After months of conflict with Florida officials, the College Board has announced that the AP African-American Studies course would have a revised plan.
The College Board has announced that revisions would take effect with the Advanced Placement African-American Studies course. On Monday (April 24), the nonprofit organization, which oversees the SAT college admissions test and the AP program, pledged changes to the course, after Florida officials announced a statewide ban on it.
“In embarking on this effort, access was our driving principle — both access to a discipline that has not been widely available to high school students, and access for as many of those students as possible,” the College Board said. “Regrettably, along the way those dual access goals have come into conflict.”
The College Board added that, “regardless of how many students take this course, each one of those students should have access to the full breadth and beauty of this discipline.”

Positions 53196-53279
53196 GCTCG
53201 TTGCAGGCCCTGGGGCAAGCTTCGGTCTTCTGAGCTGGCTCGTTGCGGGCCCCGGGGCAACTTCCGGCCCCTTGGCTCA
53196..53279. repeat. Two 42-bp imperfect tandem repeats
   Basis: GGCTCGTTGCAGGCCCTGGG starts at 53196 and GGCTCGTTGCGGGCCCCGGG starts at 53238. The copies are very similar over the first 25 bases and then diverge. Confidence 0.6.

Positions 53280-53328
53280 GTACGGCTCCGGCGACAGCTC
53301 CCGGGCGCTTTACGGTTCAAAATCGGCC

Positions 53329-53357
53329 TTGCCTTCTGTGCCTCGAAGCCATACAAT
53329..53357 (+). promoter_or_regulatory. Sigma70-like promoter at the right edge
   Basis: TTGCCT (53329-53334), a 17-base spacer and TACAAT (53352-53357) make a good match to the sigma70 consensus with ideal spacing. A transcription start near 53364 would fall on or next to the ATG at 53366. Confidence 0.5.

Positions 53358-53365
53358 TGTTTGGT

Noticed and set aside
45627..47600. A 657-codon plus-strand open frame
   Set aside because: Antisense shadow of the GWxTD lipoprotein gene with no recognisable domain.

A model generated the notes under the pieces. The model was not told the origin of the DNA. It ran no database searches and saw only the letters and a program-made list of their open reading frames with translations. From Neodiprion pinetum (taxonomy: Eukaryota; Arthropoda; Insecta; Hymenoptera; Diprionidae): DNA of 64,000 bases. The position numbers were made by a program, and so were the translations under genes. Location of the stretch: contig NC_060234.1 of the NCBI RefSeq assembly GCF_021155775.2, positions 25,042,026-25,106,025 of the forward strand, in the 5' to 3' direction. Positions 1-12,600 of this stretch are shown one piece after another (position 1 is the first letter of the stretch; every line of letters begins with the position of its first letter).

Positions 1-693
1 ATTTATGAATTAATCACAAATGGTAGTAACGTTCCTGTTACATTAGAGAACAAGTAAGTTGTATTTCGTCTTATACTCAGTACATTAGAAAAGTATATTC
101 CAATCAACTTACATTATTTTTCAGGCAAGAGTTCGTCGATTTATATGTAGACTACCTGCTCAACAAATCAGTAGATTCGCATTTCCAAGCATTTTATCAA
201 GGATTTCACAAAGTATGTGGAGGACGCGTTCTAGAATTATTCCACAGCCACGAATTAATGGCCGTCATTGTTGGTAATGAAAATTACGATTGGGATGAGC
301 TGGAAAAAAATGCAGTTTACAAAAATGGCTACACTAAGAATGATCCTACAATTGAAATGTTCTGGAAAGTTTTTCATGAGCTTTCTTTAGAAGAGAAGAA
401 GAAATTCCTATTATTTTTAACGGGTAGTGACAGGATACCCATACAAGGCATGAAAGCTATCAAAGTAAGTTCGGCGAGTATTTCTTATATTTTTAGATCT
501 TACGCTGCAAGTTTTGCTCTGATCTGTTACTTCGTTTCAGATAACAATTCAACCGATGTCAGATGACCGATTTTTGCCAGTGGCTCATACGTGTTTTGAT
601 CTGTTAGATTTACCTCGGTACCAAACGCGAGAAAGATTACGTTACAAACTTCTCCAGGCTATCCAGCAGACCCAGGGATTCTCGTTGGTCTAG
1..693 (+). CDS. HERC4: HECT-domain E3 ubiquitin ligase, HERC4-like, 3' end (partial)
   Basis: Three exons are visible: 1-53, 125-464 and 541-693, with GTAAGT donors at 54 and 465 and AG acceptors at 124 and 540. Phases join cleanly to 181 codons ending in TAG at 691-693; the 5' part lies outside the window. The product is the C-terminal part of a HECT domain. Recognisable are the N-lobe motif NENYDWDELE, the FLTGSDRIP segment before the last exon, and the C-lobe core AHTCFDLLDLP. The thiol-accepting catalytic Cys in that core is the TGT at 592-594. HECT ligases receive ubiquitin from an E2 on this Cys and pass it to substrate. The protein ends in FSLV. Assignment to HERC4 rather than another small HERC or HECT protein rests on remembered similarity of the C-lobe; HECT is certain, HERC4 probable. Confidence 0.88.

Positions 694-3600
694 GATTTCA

Now, educators are claiming that the College Board has succumbed to political pressures, allegedly removing several topics from the course, including Black Lives Matter, reparations, and queerness.
The College Board shared that the development committee and experts who have assisted with the AP course, “will determine the details of those changes over the next few months.”
“We are committed to providing an unflinching encounter with the facts and evidence of African American history and culture,” the organization said.
The move comes after Florida governor Ron DeSantis has openly criticized the AP course, denouncing it for allegedly promoting “a political agenda,” Black queer studies, and the concept of “intersectionality.”
“In the state of Florida, our education standards not only don’t prevent, but they require teaching Black history, all the important things. That’s part of our core curriculum,” DeSantis previously said. “We want education and not indoctrination.”